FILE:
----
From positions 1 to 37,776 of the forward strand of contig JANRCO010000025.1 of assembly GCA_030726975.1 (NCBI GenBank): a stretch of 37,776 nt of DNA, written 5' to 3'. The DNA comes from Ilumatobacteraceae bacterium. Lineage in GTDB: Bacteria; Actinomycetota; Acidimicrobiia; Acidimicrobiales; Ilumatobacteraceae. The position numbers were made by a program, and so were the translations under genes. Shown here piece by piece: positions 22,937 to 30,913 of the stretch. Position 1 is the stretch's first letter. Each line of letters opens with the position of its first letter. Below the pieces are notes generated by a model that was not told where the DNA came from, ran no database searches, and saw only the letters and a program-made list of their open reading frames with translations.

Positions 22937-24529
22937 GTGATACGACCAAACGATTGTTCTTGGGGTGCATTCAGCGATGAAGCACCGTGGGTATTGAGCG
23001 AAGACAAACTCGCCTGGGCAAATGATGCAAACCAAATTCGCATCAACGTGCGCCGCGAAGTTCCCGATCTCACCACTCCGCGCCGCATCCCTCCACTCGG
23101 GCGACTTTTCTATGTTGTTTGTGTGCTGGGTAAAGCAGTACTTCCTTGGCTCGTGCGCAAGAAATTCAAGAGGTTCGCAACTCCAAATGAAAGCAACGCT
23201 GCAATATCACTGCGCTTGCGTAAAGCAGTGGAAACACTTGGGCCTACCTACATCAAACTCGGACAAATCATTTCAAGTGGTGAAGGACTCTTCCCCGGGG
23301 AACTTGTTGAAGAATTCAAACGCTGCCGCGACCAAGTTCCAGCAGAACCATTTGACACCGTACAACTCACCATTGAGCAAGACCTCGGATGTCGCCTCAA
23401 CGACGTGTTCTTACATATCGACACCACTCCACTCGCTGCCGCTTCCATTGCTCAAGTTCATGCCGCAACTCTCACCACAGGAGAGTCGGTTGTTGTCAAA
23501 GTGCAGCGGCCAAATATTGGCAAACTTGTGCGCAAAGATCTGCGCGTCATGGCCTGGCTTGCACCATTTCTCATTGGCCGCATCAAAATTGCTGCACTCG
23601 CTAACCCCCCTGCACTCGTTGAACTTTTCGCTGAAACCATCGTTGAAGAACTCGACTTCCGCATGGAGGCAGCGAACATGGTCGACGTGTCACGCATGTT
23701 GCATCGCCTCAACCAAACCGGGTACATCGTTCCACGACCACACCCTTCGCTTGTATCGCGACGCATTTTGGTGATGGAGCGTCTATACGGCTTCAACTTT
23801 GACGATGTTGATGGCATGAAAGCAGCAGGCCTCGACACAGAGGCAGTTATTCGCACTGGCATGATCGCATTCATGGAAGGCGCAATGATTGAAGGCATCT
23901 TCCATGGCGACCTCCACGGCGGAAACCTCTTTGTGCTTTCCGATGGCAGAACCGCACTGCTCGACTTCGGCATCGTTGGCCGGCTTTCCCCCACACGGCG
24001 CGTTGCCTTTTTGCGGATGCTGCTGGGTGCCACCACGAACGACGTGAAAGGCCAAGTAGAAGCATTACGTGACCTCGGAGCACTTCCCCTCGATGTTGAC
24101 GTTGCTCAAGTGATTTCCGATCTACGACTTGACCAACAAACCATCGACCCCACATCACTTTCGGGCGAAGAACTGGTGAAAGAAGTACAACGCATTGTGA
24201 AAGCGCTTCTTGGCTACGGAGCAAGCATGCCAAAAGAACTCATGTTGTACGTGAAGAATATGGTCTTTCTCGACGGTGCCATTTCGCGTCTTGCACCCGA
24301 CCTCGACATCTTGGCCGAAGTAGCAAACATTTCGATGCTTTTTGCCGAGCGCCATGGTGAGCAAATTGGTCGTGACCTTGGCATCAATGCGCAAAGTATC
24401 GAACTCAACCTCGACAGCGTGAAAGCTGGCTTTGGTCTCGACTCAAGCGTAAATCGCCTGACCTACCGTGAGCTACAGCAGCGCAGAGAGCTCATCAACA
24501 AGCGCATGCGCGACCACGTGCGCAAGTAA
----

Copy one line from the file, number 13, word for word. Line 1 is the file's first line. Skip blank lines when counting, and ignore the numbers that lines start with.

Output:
23901 TCCATGGCGACCTCCACGGCGGAAACCTCTTTGTGCTTTCCGATGGCAGAACCGCACTGCTCGACTTCGGCATCGTTGGCCGGCTTTCCCCCACACGGCG